Dr. Anderson explained that because he is a Young Earth Creationist he is often confronted by people who can’t understand how a person can have a PhD, teach advanced molecular genetics and believe that the world was created in 6 literal days. His response to this was, "Should I expect anything less from the world?" Dr. Anderson equates evolution with atheism and since the world hates God, we should expect nothing less than for evolution to be considered the only rational explanation for the origins of species.  The logic of Dr. Anderson’s position went as follows: 

Premise 1: The world hates God

Premise 2: Evolution is atheistic

Premise 3: Evolution is preferred by the world because it is Atheistic

Premise 4: The world will always give an atheistic answer to any question asked

Conclusion:  Evolution is a worldly theory and Christians should reject it.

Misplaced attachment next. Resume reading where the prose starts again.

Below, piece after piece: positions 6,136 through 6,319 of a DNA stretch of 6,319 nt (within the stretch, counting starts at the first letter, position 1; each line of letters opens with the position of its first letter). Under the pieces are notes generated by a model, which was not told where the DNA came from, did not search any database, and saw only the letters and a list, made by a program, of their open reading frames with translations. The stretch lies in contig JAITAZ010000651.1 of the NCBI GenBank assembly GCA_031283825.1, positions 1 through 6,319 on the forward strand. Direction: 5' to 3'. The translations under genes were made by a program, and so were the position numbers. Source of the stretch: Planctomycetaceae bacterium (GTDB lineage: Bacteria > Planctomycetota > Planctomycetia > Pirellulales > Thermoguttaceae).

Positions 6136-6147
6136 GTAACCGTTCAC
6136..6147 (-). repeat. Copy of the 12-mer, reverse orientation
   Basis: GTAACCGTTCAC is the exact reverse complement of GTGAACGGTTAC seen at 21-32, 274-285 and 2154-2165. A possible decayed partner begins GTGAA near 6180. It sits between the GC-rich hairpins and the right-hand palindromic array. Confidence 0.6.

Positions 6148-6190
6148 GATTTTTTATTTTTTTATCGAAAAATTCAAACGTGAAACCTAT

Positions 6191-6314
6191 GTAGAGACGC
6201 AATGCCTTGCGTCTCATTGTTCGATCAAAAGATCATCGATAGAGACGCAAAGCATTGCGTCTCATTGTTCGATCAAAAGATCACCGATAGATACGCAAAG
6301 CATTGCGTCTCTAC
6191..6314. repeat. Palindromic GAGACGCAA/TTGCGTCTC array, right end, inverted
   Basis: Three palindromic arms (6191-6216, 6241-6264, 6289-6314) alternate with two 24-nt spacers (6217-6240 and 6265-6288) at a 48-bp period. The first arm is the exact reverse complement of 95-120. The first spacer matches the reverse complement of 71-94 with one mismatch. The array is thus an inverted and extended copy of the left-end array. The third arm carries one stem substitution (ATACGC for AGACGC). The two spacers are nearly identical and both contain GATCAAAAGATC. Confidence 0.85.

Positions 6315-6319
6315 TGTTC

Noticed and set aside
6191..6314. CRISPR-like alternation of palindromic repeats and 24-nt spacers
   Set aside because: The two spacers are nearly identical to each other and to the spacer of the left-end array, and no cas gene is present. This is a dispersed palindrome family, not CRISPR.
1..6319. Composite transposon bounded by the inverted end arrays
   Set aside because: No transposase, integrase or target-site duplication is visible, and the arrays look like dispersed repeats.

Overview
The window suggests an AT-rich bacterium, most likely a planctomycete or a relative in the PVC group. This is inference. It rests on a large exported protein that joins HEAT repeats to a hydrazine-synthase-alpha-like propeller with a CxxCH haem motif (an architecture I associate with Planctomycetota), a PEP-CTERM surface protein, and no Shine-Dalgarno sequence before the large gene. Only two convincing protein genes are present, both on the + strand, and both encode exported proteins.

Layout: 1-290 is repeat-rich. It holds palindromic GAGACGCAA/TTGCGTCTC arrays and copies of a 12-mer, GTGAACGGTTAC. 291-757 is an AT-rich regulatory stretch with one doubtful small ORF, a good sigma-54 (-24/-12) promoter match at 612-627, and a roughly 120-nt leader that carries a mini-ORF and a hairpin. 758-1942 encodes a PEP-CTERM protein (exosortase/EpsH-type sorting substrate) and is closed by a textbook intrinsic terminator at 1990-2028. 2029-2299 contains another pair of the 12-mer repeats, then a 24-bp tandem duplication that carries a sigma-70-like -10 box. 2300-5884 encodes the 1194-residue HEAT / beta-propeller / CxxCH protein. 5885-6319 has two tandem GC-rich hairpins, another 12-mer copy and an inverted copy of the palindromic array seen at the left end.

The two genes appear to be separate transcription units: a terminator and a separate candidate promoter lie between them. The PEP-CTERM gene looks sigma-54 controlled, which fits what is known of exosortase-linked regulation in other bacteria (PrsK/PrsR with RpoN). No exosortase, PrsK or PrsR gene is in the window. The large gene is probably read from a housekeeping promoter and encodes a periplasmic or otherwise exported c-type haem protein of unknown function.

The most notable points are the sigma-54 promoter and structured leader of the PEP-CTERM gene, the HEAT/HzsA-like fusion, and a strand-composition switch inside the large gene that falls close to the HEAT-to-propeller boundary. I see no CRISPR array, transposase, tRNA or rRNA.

Unfortunately, Dr. Anderson broke a few fundamental rules of logic with his argument.  For one thing, premise 2 "Evolution is Atheistic" is extremely controversial. The simple fact that Dr. Anderson was sharing the stage with 3 other people who were Christians and believed in evolution should give some clue that evolution is compatible with Christianity.  Dr. Anderson’s assertion that evolution is Atheistic is supported by his quote from William B. Provine:

"Of course, it is still possible to believe in both modern evolutionary biology and a purposive force, even the Judaeo-Christian God. One can suppose that God started the whole universe or works through the laws of nature (or both). There is no contradiction between this or similar views of God and natural selection. But this view of God is also worthless … [Such a God] has nothing to do with human morals, answers no prayers, gives no life everlasting, in fact does nothing whatsoever that is detectable. In other words, [Christianity] is compatible with modern evolutionary biology…If [it] is effectively indistinguishable from atheism."